Translated by Eli Shiffrin (L3, USA)
In this guide, we will discuss Two-Headed Giant (2HG), the multiplayer Magic: The Gathering format in which two teams of two players each face off for one game. This format, which has been DCI-sanctioned since 2007, is still unknown to many due to it being played so rarely; for that matter, it's rare to have the opportunity to judge such an event seeing as there are so few tournaments in this format.
We've gathered the most important and relevant aspects of this format and compiled them into a guidebook for you to refer to for the most common questions and interactions, as well as listing the penalties and infractions that are handled differently than in "normal" Magic. At the end, we'll cover a few examples that help make sense of how these rules are applied in case you're confused.
Description of the 2HG Formats
Matches in 2HG consist of only one game in which each team starts at 30 life; since there's only one game, Constructed 2HG decks have no sideboard. If the game ends in a draw, the players play a second game, and so on until one team has won a game or the round goes to time. Should rounds happen to go to time, the teams take three additional turns rather than the normal five.
The members of each team sit next to each other on one side of the table, with the "primary player" on the right and the "secondary player" on the left (the choice of who is primary and secondary can change from round to round). This may be relevant if the two players on the team can't come to an agreement on a choice they must make, which creatures attack, or the order that multiple abilities are put on the stack; if so, the primary player is the one to make the decision. The primary player of the active team also draws first if an effect instructs multiple players to draw a card at once (and then the secondary player of the active team, then repeat this order for the nonactive team).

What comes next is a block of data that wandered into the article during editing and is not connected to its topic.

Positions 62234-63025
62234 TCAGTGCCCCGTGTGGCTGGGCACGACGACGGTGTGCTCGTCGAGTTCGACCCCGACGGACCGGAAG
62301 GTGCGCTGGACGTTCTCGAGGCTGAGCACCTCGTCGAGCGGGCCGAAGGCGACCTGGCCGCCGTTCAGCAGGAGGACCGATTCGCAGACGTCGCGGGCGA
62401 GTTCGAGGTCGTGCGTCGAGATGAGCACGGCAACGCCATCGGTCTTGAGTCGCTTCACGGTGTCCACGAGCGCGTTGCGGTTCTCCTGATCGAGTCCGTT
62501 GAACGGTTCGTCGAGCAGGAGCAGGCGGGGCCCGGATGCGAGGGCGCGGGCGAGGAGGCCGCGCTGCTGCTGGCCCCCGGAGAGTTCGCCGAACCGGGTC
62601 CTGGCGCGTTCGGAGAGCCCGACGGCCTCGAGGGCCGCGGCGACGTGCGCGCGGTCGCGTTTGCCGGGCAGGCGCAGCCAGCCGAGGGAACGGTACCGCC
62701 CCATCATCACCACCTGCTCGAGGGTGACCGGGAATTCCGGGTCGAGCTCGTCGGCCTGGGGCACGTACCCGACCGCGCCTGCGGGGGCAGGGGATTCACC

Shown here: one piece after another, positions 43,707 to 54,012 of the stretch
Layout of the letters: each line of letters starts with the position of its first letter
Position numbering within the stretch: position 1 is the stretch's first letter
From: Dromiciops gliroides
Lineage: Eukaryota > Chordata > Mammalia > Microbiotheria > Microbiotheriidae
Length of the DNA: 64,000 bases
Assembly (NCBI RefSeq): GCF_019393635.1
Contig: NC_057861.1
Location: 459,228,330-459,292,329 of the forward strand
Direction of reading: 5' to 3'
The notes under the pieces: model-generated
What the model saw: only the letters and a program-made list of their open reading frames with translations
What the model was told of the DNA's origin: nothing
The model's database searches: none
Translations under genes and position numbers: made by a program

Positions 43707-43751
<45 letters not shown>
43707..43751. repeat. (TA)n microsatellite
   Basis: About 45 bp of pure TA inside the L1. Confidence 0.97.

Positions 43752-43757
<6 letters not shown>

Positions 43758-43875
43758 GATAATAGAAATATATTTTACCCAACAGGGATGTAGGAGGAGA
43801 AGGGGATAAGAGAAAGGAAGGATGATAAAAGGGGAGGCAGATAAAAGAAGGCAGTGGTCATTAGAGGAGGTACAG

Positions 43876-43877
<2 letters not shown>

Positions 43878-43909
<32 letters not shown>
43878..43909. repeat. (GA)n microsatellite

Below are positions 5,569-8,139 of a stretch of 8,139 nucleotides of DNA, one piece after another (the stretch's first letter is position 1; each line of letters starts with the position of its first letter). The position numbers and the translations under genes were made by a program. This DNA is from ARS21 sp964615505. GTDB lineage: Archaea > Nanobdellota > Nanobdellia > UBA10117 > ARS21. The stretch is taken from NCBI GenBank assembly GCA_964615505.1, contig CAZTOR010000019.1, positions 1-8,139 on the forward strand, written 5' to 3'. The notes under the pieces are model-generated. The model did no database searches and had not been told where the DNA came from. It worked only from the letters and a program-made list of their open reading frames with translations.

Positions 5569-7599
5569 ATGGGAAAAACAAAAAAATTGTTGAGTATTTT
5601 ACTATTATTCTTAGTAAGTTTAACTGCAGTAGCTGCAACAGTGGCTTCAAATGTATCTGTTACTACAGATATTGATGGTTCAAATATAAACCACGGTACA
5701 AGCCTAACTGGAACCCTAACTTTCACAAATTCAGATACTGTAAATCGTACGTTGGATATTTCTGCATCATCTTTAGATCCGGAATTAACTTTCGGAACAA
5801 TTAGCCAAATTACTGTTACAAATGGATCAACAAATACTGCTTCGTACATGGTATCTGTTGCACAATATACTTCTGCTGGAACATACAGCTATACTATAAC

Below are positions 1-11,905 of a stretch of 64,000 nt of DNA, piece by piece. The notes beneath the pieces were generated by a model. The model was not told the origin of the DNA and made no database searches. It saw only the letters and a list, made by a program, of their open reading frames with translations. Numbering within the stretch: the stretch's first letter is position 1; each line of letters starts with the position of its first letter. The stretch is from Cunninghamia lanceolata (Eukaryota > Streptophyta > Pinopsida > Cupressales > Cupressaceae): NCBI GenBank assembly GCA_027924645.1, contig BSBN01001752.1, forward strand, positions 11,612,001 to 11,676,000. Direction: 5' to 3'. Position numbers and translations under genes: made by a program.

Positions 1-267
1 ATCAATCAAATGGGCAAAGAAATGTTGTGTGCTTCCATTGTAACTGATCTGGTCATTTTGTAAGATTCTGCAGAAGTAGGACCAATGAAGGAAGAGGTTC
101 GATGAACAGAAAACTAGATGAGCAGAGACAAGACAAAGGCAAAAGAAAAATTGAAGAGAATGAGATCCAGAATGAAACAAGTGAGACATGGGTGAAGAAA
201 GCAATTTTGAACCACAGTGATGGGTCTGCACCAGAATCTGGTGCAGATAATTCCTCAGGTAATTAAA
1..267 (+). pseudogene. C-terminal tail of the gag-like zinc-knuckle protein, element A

Both players on one team share their life total, but not any other resources (cards in hand, mana, etc.).
The rules for winning and losing are the same as usual, but with a few nuances:
- Players win and lose as a team: if one player loses, his team loses, and if one player wins, his team wins. Similarly, if an effect says that a player can't win or lose, his team can't either. For example, if a player controls Platinum Angel, his team can't lose.
- If one player concedes, his team leaves the game.
- If a team has 0 or less life, that team loses the game as a state-based action.
Among the sanctioned formats for 2HG, we can find Constructed (Standard, Extended, and Block Constructed), Eternal Constructed (Vintage and Legacy), and Limited (Sealed Deck and Booster Draft). Some of these formats come with additional rules:
Rules for Constructed 2HG
The rules for Unified Deck Construction are used in Constructed, which means that the two players may have no more than four copies of any card between their two decks, with the exception of basic lands. In addition to cards banned or restricted in the normal Constructed formats, Erayo, Soratami Ascendant is banned in all Constructed 2HG formats. Sideboards aren't used for 2HG Constructed formats.